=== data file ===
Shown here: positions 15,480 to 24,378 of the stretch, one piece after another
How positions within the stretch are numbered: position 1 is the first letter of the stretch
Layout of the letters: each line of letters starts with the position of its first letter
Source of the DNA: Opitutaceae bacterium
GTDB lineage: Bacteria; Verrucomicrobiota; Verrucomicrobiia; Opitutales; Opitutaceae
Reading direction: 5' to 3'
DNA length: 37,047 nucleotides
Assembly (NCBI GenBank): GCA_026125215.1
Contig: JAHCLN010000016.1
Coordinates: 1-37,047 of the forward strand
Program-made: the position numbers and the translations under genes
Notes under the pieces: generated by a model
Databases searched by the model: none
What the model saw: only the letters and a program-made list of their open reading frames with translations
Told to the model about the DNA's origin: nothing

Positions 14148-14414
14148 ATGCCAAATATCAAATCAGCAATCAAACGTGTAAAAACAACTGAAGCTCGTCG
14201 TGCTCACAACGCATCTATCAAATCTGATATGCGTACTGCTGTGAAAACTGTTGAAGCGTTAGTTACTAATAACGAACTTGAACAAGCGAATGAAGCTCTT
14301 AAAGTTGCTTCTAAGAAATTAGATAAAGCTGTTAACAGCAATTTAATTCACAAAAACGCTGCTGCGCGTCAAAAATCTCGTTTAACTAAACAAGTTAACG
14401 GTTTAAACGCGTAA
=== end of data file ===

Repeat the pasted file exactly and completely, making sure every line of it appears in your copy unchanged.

Shown here: positions 15,480 to 24,378 of the stretch, one piece after another
How positions within the stretch are numbered: position 1 is the first letter of the stretch
Layout of the letters: each line of letters starts with the position of its first letter
Source of the DNA: Opitutaceae bacterium
GTDB lineage: Bacteria; Verrucomicrobiota; Verrucomicrobiia; Opitutales; Opitutaceae
Reading direction: 5' to 3'
DNA length: 37,047 nucleotides
Assembly (NCBI GenBank): GCA_026125215.1
Contig: JAHCLN010000016.1
Coordinates: 1-37,047 of the forward strand
Program-made: the position numbers and the translations under genes
Notes under the pieces: generated by a model
Databases searched by the model: none
What the model saw: only the letters and a program-made list of their open reading frames with translations
Told to the model about the DNA's origin: nothing

Positions 14148-14414
14148 ATGCCAAATATCAAATCAGCAATCAAACGTGTAAAAACAACTGAAGCTCGTCG
14201 TGCTCACAACGCATCTATCAAATCTGATATGCGTACTGCTGTGAAAACTGTTGAAGCGTTAGTTACTAATAACGAACTTGAACAAGCGAATGAAGCTCTT
14301 AAAGTTGCTTCTAAGAAATTAGATAAAGCTGTTAACAGCAATTTAATTCACAAAAACGCTGCTGCGCGTCAAAAATCTCGTTTAACTAAACAAGTTAACG
14401 GTTTAAACGCGTAA